Tuesday, June 22, 2021
6 – 7PM EST
FREE Event – Click HERE to Register.
***This event will take place on Zoom in English with ASL translation. Related texts are available in Spanish, French and English. The performance will also include a Live Audio Description and Captioning. Please contact firstname.lastname@example.org with any access concerns.***
CORPS ROCA is an evolving and ongoing work, initiated by the artist in 2018 as part of a residency at Verticale, centre d’artistes in Laval. The work centres Hernandez Camacho’s performances where she embodies and gives voice to a rock. Using humour to critically question humanity’s relationship with the environment, the rock re-narrates the evolution of the planet, citing itself—rather than humans—as the most evolved species on Earth. Hernandez Camacho’s act of camouflage as a rock seeks to incite a change in perspective in viewing the non-human as inanimate and unimportant. Rather, in embodying the rock as a walking and talking being, she questions dominant ways of thinking about the non-human as lifeless matter only existing as a backdrop for humanity, and imagines what would shift if humans treated the non-human as its equal.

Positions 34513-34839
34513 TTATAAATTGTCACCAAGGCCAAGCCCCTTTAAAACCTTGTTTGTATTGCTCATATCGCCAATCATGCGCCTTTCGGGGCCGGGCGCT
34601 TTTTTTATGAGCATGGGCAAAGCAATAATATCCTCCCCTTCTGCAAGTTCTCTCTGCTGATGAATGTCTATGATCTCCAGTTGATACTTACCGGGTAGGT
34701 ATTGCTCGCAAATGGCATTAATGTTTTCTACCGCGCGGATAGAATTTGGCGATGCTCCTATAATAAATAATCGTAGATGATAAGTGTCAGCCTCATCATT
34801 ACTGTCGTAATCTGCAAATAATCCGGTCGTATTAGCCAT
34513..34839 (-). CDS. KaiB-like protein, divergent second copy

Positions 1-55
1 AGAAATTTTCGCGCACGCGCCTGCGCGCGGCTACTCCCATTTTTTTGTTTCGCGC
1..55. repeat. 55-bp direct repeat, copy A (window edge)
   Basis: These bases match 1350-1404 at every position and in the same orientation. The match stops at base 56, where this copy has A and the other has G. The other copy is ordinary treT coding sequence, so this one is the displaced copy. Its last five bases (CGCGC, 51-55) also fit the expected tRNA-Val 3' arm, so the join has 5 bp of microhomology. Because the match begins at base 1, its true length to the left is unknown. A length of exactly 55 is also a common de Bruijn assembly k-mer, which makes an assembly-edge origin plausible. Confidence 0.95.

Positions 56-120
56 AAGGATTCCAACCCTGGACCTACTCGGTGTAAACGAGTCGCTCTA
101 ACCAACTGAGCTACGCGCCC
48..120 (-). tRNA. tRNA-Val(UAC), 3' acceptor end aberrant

Hernandez Camacho builds CORPS ROCA through interactive performances in public space. In the written story of the work, there are two main characters so far: the rock and l’espèce molle (meaning “the soft species,” also known as the human species).
In this live performance which will be screened via Zoom, Hernandez Camacho will explore and show us characteristics of the soft species, from the perspective of the rock. The actions, sounds and images of this presentation are based on her own investigations from past performances, and the observations and responses that she has experienced when interpreting the rock.
The event will take place on l’Île Notre-Dame at 6PM and will be followed by a Q&A with the artist over Zoom, moderated by the curator of Groundwork, Valérie Frappier.
Introduction to the CORPS ROCA story:
“Our population was corrupted by a civilization whose principles and values were based in plastic dreams and metal structures. We were crushed, made to be decorations, divisions, tools… some, prisoners. We weren’t part of the same society. We are waiting for their era’s end so we can create our world. We are not in a hurry, we will never be.”
Photo Credit: Michael Jachner